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Old March 31st, 2008, 02:28 AM   #1
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Setting reference level on camera

Hi,
Hopefully this question only needs a really simple reply.
I have a shure fp24 and sony dsr-250 camera. When outputting the 1khz reference levels to the camera, should I adjust the camera gain so that the levels hit 0db, or should they be hitting -12/-20db?

I don't really understand if the 1khz signal is a maximum being output from the mixer, meaning that no clipping can occur to the camera audio as long as the levels are ok on the mixer.

Thanks
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Old March 31st, 2008, 02:52 AM   #2
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Mixer reference tone is at the old analog 0 dBVU point, which is at -20 dBFS digital domain you camera uses. So you should set the tone at -20 dB on the camera. The reference tone is 20 dB below the maximum level mixer can put out.

With this setup, if the mixer meters (peak reading mode) do not hit +20 dBVU, the audio on the camera can not clip. If you use the limiter on the mixer and the levels are set sensibly (on the mixer, no setting on camera anymore), it is impossible to clip the audio while getting nice high levels.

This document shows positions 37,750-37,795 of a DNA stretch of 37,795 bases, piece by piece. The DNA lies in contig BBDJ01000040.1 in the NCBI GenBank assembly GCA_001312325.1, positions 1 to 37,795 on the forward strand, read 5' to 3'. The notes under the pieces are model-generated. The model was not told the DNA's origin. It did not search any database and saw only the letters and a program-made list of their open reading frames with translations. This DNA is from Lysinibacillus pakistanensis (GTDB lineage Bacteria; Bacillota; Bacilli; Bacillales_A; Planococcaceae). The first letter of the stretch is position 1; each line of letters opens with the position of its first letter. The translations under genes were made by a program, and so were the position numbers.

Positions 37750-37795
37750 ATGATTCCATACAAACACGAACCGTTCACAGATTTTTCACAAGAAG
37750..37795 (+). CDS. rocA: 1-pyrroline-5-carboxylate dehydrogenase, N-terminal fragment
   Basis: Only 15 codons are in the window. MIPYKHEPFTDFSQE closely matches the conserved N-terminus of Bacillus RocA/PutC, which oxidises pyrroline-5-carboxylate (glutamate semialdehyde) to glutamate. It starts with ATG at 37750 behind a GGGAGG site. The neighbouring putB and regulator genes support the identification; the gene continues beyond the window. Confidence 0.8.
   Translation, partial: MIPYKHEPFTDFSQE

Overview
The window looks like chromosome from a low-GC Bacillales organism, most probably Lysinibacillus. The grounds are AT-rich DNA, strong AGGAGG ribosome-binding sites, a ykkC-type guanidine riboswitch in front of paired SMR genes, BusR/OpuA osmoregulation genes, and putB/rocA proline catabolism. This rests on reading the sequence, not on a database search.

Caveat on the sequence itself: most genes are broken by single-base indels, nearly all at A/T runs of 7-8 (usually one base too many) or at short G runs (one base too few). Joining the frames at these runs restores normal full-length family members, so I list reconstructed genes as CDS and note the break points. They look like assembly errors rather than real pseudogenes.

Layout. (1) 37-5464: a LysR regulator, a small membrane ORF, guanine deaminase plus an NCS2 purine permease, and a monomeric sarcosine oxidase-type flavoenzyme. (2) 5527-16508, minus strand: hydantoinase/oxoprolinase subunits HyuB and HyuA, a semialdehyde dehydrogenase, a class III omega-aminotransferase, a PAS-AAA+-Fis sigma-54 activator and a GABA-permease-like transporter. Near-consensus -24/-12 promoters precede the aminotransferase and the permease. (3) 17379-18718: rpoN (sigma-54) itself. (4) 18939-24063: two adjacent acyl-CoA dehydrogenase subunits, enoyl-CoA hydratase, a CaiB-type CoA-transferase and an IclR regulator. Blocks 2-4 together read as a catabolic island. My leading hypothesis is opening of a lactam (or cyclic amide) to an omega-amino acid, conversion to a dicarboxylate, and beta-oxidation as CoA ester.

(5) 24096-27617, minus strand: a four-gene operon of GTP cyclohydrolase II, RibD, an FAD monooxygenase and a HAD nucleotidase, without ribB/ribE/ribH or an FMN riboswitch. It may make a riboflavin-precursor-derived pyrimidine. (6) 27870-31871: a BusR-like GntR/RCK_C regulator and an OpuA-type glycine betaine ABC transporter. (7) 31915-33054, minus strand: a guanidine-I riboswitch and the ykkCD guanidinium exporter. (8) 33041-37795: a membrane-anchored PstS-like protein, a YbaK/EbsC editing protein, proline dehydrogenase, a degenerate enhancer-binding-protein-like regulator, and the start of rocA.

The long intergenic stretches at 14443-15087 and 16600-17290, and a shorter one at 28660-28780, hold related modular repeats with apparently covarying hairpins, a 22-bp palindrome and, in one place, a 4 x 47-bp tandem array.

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Old March 31st, 2008, 08:58 AM   #3
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what about when the camera doesn't display the actual numbers ( -20, -12) but rather just two vertical lines. Do those lines represent -20 and -12? Thanks
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Old March 31st, 2008, 10:58 AM   #4
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Yes...

Usually -20dBFS is marked with vertical line or change of color. Or could be -12.

Easy test: set up mixer-camera connection with the test tone at assumed -20dBFS point on cam. Make loud noises with levels approaching +20 dBVU on the mixer, does the level get to almost 0 dBFS on camera? If yes, Bob's your uncle. If camera clips, then the marker is at -12dBFS.
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Old March 31st, 2008, 12:42 PM   #5
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I reference to -12dBfs in camera (not on delivery masters) to get a little more signal to noise ratio. However, I've "lost" the extra 8dB of "insurance" headroom by doing it. So this method works fine for predictable sound levels (a seated interview) but I wouldn't recommend it for run and gun news stuff surrounding an industrial fire, for example.